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  #1  
Old 01-30-2013, 6:38 AM
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zealot9802 zealot9802 is offline
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Default Couple of reloading questions..........

Ive been reading through the Lyman 49th book and i have a couple of questions.

1. Once brass has been deprimed. How clean should the pocket be? As shiny as rest of brass or just enough to get spent powder?

2. How deep do i flare the brass to make the projectile seating easier? I believe i read 1/16, but i cant find it anywhere to confirm what i think i read.

Im sorry guys. Im trying to answer all my question on my own.

Some reference:

Loading 45acp with RCBS 3 die setup
RCBS rock chucker supreme
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Old 01-30-2013, 6:44 AM
J-cat J-cat is offline
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1. Only clean enough to allow the primer anvil to bottom out.

2. Only enough to allow the base of the bullet to clear the case mouth without collapsing the case and/or shaving lead off the bullet during seating. This means a very minimal flare for jacketed bullets and a larger flare for lead.
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Old 01-30-2013, 6:53 AM
Bill Steele Bill Steele is offline
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I don't clean my primer pockets on handgun loads. I agree with J-cat on number 2, a better explanation than I could do.
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Old 01-30-2013, 6:54 AM
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Thank you. Silly questions that i wish i would of been able to find myself.
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Old 01-30-2013, 7:11 AM
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I also don't clean pistol primer pockets.

How much flare is pretty much a personal question. I tend to flare slightly more than other because I like to just be able to throw the bullet on the case and not worry about it falling to the side as I pull it into the seating die. Some guys don't mind keeping a hand on the bullet and guiding it into the die. Just takes a little longer.

The more you flare your cases the more it will shorten their lifespans, but I've never really had a problem. When my cases split it's always down the side.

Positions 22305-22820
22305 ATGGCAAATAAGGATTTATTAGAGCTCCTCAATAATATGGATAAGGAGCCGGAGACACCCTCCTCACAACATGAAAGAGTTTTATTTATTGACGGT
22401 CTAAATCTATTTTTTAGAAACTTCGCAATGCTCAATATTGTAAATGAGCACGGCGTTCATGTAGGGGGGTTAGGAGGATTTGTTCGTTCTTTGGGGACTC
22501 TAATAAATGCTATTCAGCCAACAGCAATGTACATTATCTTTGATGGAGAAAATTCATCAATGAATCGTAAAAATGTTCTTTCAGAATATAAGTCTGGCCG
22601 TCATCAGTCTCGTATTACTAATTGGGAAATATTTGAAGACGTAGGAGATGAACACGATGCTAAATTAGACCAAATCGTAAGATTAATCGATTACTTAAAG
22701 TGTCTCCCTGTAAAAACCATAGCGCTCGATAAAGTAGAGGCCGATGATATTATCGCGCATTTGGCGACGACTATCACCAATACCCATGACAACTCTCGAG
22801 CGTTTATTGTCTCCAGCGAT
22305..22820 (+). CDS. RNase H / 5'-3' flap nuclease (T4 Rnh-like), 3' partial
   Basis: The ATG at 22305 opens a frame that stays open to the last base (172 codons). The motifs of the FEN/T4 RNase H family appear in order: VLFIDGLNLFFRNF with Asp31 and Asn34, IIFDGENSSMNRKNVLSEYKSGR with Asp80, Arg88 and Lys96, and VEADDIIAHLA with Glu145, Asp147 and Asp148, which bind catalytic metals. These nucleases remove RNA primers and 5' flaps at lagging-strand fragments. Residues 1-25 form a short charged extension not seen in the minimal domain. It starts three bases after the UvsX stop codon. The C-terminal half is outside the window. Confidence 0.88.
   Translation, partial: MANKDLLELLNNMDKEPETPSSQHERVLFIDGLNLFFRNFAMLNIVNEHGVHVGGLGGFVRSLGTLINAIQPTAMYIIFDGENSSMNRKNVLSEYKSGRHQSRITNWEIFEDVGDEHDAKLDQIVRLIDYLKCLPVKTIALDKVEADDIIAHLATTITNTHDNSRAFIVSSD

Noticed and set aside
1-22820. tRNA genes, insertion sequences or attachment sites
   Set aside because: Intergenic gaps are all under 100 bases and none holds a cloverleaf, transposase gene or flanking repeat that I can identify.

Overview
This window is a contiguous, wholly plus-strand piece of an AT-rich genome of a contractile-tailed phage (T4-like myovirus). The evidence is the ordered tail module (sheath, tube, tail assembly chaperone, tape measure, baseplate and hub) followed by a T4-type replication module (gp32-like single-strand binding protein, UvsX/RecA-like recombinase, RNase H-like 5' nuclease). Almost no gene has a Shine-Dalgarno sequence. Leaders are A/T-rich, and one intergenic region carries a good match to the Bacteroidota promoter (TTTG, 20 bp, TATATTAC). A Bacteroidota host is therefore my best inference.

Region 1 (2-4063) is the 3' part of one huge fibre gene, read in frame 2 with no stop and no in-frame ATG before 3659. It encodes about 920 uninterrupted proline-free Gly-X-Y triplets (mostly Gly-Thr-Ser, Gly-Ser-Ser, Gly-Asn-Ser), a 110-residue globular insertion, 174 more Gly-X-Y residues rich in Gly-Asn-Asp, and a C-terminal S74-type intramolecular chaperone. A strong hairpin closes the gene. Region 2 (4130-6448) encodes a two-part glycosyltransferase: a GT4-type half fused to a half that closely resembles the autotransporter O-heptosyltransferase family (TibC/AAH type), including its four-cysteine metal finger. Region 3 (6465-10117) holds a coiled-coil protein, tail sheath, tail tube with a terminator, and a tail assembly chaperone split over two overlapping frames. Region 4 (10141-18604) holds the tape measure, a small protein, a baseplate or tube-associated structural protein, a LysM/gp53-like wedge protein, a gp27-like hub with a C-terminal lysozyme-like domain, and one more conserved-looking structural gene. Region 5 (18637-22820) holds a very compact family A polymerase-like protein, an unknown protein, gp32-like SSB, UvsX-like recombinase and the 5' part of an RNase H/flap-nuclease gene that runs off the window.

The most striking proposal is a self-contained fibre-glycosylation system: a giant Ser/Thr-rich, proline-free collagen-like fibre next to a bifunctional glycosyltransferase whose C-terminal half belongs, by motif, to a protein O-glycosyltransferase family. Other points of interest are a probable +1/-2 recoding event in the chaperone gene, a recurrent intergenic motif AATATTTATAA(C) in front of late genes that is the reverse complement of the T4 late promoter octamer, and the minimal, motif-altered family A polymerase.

In Dillon's instruction manual for their machines they have some diagrams of "too much" and "just right" amount of flare.

You could always post a picture and we could give you our opinion.
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Old 01-30-2013, 7:46 AM
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I do not clean Pistol pockets also. Rifle I do.

Light flare only to insure the edges of the case do not scrape lead or copper.
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Old 01-30-2013, 9:36 AM
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No primer pocket cleaning on pistol, primer pocket uniforming tool on my rifle until completely shiny at the bottom.

I also flare just enough to easily put a bullet on top and have it stay there.
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Old 01-30-2013, 9:55 AM
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Thanks everyone. Great info
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Old 01-30-2013, 10:01 AM
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I agree with the above posters.

Most primer pocket reamers are set to prevent you from reaming more than the standard depth, and they do a good job of cleaning the primer pocket.

Flaring pistol brass wears it out, so I only flare as little to let me set a bullet on top of the case.
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Old 01-31-2013, 2:08 PM
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Quote:
Originally Posted by zealot9802 View Post
Thank you. Silly questions that i wish i would of been able to find myself.
The only silly questions in handloading are the ones that need to be asked and aren't. You can blow yourself up in this hobby (or at least put someone's eye out, as my mother used to say), so please ask away.
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Old 02-01-2013, 4:37 AM
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I don't clean primer pockets on any pistol brass, just rifle. they make cheap primer pocket cleaners if you want to just to understand the process. I usually run fingers down .45 acp brass to feel the flare. If the flare is just enough to where you can notice it and the bullet sits on the brass without falling or angling sideways (pre jamming in the die downstroke) than you should be good to go. if you run your fingers down the brass and the flare is very noticable than you probably have too much. Or if you put the bullet on the brass and it "sinks" more than just a tad, than you probably have too much flare.
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Old 02-01-2013, 8:51 AM
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You can measure how much flare you need/want easily:

Measure your brass with calipers. find 4-5 that are "among" the shortest of the bunch.

Take one and put a minimum flare on it. JUST enough so the bullet sits "in" the brass, not "on" it. .050-ish inside the case.

Seat the bullet. Is there any lead shaving? If so, put the expander ball down a little bit and try on case #2.

Keep going till you find the setting that doesnt shave lead on your short brass. Lock the expander ball at that setting and you are good to go forever, for all bullets.

If in the future you change bullet size by a thou or so, or try a new bullet, and find you shave one or two, just put the expander down a smidge more and re-expand.
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